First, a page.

var sig = In.ar(in);
       var conv = [upbuf, dnbuf].collect{|buf| Convolution2.ar(sig, buf, 0,
framesize) };
       var smooth = 0.1 * Amplitude.ar(conv, 0, 0.2);
       smooth[0].poll(smooth[0] > 1, "UP");
       smooth[1].poll(smooth[1] > 1, "DN");
       Out.ar(out, smooth);
}).add;
)

~detectbus = Bus.audio(s, 2);
x = Synth(\chirpdetector, [\framesize, ~dursamps, \upbuf, ~upRbuf, \dnbuf, ~dnRbuf, \out, ~detectbus], ~group_analysis);
~detectbus.scope

// Let's add some noise too, to make it a difficult task:
~noise = {WhiteNoise.ar(0.3)}.play(~group_chirp);

// Now we trigger different types of chirp and watch how the output leaps...
// RUN THIS LINE OVER AND OVER, waiting imbetween:
Synth([\chirpdn, \chirpup].choose, [\dur, ~dursecs], ~group_chirp);
The original discussion is here on the sc-users mailing list.
Wednesday 15th June 2011 | supercollider | Permalink

Dubstep bass in SuperCollider

Dubstep bass in SuperCollider, improveable:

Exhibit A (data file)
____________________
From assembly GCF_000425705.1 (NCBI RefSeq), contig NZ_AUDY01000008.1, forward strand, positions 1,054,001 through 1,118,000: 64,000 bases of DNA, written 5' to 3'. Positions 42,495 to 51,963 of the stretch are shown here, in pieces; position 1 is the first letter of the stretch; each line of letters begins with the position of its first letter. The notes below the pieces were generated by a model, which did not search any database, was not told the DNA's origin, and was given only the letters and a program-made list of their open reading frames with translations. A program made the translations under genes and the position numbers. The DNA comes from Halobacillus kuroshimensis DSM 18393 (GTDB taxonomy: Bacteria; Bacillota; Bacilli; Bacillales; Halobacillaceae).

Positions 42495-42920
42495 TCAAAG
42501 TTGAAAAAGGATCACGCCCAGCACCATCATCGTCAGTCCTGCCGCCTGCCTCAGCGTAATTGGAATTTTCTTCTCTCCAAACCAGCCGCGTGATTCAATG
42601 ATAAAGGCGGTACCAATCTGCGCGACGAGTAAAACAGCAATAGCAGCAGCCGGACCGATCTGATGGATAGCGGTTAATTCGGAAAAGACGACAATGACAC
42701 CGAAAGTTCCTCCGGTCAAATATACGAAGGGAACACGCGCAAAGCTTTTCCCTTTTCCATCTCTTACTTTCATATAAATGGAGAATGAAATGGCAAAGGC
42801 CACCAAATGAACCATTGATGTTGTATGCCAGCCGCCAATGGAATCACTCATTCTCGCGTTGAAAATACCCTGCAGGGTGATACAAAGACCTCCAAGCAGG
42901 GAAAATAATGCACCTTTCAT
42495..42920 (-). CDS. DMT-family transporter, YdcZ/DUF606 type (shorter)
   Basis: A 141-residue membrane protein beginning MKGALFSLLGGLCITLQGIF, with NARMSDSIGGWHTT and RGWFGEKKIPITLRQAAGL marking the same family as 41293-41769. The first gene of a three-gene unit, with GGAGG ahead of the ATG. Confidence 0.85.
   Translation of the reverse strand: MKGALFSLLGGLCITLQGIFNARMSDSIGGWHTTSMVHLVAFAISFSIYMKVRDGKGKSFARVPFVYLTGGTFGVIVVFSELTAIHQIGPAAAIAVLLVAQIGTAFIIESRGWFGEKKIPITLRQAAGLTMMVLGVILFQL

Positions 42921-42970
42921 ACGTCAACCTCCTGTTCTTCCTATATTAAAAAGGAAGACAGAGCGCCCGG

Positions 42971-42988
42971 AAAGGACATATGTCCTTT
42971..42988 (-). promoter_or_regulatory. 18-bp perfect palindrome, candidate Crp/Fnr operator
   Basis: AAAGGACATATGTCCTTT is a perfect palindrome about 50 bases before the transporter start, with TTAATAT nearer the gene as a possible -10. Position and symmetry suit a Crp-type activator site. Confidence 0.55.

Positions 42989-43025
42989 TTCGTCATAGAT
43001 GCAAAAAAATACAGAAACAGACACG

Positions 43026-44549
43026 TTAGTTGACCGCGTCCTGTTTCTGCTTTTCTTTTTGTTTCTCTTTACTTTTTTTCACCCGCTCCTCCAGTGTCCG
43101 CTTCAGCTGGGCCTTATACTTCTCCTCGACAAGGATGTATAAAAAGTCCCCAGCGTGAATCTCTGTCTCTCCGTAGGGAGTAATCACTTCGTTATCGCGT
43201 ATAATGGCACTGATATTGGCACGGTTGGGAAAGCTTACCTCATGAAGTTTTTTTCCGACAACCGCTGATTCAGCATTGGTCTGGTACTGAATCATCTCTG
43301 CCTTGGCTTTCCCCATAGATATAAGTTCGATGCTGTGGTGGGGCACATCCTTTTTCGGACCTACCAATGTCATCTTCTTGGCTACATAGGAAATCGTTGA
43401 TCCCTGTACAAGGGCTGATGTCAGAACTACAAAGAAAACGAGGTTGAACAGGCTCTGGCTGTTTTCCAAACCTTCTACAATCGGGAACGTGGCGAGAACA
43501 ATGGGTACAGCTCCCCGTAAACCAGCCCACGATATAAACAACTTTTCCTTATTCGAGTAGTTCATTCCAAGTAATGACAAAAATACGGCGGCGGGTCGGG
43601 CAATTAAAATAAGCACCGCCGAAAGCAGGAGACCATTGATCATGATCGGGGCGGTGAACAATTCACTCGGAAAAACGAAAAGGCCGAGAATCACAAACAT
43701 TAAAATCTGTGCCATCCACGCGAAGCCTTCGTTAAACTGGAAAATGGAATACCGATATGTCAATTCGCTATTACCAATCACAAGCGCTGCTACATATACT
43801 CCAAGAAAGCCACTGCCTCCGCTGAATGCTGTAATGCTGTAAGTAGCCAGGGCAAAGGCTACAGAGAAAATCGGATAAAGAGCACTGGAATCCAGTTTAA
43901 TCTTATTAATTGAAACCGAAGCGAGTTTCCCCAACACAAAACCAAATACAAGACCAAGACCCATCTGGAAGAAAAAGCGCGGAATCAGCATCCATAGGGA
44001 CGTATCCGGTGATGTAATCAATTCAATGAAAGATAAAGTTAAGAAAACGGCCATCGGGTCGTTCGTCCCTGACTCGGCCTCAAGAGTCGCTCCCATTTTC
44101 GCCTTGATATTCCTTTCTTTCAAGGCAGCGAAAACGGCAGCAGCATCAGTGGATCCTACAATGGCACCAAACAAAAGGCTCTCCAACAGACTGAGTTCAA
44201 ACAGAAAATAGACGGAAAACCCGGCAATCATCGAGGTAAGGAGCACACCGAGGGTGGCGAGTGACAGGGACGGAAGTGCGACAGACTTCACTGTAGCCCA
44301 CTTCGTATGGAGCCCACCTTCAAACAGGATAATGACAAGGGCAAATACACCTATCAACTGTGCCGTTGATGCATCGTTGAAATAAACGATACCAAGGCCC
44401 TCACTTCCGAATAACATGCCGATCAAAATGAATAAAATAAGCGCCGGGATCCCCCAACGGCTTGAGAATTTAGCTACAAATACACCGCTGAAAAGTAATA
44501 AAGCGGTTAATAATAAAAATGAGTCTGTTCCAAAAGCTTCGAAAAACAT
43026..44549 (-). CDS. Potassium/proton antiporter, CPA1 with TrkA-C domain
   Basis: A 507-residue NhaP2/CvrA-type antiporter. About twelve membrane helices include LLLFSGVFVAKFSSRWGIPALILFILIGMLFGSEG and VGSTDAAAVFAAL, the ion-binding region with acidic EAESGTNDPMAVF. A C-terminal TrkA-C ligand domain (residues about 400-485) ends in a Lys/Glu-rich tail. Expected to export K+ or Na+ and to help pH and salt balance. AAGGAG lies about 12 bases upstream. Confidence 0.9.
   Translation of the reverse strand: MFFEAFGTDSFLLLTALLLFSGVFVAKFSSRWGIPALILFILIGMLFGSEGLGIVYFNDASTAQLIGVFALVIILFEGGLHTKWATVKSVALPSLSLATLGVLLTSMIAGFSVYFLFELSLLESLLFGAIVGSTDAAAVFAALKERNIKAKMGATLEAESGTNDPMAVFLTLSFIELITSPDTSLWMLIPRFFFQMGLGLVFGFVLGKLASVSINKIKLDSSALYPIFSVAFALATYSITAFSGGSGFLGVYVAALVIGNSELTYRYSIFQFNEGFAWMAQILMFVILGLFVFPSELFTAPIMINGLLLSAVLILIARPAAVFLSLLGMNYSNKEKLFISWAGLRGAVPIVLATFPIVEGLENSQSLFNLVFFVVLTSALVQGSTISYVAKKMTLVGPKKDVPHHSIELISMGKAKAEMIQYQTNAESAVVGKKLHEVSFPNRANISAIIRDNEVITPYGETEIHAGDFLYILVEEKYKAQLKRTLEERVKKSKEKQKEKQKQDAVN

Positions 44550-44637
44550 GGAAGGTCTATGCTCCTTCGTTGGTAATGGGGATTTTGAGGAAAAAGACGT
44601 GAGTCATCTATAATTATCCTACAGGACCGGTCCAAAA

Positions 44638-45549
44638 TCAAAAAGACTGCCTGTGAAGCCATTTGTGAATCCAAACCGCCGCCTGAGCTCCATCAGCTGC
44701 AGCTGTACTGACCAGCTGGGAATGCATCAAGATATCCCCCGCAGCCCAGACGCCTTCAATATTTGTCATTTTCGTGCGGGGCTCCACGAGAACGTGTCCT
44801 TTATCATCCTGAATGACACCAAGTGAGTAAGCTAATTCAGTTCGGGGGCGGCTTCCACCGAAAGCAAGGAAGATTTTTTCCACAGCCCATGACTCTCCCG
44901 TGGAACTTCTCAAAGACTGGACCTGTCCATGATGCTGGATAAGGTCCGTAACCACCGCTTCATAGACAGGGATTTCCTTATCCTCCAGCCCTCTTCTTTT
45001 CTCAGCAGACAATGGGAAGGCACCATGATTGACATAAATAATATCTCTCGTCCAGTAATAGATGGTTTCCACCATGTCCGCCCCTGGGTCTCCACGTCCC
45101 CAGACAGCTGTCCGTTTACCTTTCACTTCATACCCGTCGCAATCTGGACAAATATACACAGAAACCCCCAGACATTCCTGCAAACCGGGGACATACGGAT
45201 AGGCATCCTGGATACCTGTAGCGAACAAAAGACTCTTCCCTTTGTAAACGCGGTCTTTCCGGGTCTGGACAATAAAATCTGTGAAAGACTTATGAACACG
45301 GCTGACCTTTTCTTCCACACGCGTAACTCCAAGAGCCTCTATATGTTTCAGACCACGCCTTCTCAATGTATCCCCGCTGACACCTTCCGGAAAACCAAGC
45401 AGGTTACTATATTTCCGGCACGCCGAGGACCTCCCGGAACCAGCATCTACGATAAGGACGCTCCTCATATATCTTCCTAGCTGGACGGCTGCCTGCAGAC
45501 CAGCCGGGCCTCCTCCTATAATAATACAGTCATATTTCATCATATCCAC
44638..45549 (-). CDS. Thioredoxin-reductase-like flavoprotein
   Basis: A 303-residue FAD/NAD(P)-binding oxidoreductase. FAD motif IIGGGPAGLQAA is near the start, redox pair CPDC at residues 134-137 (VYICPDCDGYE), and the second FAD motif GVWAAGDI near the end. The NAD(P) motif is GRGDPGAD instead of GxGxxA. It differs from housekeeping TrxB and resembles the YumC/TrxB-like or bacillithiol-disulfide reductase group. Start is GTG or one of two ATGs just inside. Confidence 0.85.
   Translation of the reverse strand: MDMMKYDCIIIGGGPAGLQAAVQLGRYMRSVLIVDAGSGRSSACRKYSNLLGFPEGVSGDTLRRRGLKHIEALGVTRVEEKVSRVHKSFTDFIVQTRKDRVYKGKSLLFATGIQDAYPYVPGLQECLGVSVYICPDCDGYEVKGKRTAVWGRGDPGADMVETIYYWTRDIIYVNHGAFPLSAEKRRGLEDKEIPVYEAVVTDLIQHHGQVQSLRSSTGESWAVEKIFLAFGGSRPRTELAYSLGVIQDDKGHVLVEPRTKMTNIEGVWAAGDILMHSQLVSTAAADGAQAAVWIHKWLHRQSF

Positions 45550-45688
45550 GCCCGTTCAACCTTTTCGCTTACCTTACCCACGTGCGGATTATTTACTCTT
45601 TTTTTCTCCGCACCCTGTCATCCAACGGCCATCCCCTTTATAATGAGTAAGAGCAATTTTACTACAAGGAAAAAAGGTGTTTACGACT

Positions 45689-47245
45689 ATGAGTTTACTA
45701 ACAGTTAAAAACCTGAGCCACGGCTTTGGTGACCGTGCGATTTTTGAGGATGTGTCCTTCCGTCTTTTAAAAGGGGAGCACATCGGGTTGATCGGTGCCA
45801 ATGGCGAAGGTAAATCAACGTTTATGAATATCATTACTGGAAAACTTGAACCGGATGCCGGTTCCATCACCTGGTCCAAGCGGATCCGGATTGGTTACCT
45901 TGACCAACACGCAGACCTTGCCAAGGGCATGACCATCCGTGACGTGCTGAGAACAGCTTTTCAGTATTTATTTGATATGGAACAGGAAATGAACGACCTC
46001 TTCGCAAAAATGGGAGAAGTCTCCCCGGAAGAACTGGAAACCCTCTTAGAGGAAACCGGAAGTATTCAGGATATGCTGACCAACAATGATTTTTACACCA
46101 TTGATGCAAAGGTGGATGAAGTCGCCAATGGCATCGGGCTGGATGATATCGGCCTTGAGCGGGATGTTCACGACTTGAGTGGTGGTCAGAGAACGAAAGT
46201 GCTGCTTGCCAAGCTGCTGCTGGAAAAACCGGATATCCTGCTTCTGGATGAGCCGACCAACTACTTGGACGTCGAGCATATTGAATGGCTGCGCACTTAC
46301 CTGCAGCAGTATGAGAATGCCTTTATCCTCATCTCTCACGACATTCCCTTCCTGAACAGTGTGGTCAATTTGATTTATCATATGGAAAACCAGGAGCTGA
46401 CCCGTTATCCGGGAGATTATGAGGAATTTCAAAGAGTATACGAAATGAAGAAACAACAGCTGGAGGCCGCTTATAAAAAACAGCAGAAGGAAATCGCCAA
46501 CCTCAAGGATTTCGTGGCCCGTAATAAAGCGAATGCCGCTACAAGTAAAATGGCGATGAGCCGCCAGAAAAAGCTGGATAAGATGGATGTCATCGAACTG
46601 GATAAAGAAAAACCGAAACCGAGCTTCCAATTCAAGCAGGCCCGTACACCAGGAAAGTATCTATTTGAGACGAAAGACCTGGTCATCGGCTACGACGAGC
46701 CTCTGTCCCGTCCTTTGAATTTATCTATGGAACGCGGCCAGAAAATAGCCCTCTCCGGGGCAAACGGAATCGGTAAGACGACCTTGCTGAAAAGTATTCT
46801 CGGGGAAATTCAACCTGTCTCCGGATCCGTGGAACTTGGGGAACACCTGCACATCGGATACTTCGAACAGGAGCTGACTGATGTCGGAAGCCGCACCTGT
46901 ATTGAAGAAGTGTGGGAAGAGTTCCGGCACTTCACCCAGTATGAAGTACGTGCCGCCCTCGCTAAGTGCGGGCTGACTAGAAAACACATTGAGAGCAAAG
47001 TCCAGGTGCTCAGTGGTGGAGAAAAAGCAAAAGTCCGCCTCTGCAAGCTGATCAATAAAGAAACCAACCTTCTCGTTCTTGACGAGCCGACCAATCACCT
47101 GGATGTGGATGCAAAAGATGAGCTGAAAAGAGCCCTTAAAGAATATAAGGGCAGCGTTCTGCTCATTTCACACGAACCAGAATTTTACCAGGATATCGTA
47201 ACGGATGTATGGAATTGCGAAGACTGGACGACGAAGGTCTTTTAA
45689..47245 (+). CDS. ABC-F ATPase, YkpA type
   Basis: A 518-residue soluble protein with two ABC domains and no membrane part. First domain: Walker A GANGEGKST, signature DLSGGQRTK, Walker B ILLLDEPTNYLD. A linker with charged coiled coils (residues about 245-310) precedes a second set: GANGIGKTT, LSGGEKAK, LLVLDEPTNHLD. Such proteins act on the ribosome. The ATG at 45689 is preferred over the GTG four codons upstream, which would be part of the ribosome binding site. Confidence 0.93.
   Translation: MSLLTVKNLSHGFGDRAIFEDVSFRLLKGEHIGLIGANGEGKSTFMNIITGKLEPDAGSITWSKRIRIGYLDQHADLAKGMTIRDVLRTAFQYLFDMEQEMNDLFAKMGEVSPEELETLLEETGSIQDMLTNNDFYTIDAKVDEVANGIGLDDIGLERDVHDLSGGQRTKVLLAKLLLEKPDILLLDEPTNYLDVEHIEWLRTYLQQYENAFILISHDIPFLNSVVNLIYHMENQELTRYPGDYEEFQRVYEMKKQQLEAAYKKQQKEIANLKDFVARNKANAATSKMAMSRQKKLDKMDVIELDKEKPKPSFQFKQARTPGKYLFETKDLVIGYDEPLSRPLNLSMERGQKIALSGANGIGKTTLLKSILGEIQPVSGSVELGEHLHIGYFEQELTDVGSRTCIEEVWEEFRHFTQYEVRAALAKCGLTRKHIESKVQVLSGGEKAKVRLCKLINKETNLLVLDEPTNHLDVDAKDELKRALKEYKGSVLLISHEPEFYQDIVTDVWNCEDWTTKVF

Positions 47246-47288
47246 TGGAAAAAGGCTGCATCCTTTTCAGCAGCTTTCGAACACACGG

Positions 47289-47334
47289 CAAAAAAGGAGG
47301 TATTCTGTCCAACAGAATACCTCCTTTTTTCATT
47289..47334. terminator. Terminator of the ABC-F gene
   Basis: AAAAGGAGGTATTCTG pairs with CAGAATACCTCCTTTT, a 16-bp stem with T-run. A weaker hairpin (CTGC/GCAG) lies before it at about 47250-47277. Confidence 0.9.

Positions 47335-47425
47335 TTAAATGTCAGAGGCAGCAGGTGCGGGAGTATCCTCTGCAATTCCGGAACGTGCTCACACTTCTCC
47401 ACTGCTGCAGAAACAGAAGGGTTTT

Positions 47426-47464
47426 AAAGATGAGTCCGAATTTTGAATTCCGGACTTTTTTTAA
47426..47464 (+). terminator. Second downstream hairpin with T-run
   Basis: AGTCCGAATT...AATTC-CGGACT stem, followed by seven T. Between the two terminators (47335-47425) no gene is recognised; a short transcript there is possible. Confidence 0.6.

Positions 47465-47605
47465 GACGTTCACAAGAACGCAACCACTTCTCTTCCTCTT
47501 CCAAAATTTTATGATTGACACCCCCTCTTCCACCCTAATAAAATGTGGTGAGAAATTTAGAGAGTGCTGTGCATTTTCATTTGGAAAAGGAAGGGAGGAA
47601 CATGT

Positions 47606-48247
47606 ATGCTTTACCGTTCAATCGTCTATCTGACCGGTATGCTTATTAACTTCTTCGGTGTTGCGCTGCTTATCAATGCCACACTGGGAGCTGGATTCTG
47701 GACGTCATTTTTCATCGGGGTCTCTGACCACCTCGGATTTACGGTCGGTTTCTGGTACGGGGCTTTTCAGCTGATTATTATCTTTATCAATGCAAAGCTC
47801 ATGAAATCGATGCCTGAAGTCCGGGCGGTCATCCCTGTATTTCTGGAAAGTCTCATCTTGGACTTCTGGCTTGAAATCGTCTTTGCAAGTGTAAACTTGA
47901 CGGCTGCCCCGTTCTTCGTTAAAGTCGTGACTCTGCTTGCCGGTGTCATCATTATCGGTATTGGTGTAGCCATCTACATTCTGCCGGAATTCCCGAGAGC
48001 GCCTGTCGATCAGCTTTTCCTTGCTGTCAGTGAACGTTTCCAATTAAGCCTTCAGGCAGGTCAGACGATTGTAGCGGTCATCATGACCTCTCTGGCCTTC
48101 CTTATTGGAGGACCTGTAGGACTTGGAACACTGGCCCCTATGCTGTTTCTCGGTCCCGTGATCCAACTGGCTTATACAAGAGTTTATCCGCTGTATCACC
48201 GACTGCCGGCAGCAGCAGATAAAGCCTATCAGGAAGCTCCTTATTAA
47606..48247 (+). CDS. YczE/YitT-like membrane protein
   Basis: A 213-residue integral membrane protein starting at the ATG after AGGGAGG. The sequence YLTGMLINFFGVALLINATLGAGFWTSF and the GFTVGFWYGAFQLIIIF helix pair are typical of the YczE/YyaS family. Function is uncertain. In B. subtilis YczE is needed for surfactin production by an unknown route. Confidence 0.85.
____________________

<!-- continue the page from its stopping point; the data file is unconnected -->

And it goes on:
//s.boot

{
    var trig, note, son, sweep;

    trig = CoinGate.kr(0.5, Impulse.kr(2));

    note = Demand.kr(trig, 0, Dseq((22,24..44).midicps.scramble, inf));

    sweep = LFSaw.ar(Demand.kr(trig, 0, Drand([1, 2, 2, 3, 4, 5, 6, 8, 16], inf))).exprange(40, 5000);

    son = LFSaw.ar(note * [0.99, 1, 1.01]).sum;
    son = LPF.ar(son, sweep);   
    son = Normalizer.ar(son);
    son = son + BPF.ar(son, 2000, 2);

    //////// special flavours:
    // hi manster
    son = Select.ar(TRand.kr(trig: trig) < 0.05, [son, HPF.ar(son, 1000) * 4]);
    // sweep manster
    son = Select.ar(TRand.kr(trig: trig) < 0.05, [son, HPF.ar(son, sweep) * 4]);
    // decimate
    son = Select.ar(TRand.kr(trig: trig) < 0.05, [son, son.round(0.1)]);

    son = (son * 5).tanh;
    son = son + GVerb.ar(son, 10, 0.1, 0.7, mul: 0.3);
    son.dup
}.play
Saturday 23rd October 2010 | supercollider | Permalink

Efficiency in SuperCollider: pausing synths

When I use SuperCollider I often create synths and when they're done I free them, but I don't often pause them. For example, if you've got a synth playing back a recorded audio Buffer, and the Buffer ends, hey ho, no problem, I can leave it running and send a trigger when I want the sound to play again. But since I'm currently working with mobile devices I need to be more careful about that kind of thing.

Here's an example of what I mean. Run this code block to define two synthdefs, a playback one and a "supervisor":

(
s.waitForBoot{
SynthDef(\supervisor, { |targetid=0, trigbus=0, rate=0.25|
    var cycle, pausegate;
    cycle = LFPulse.kr(rate);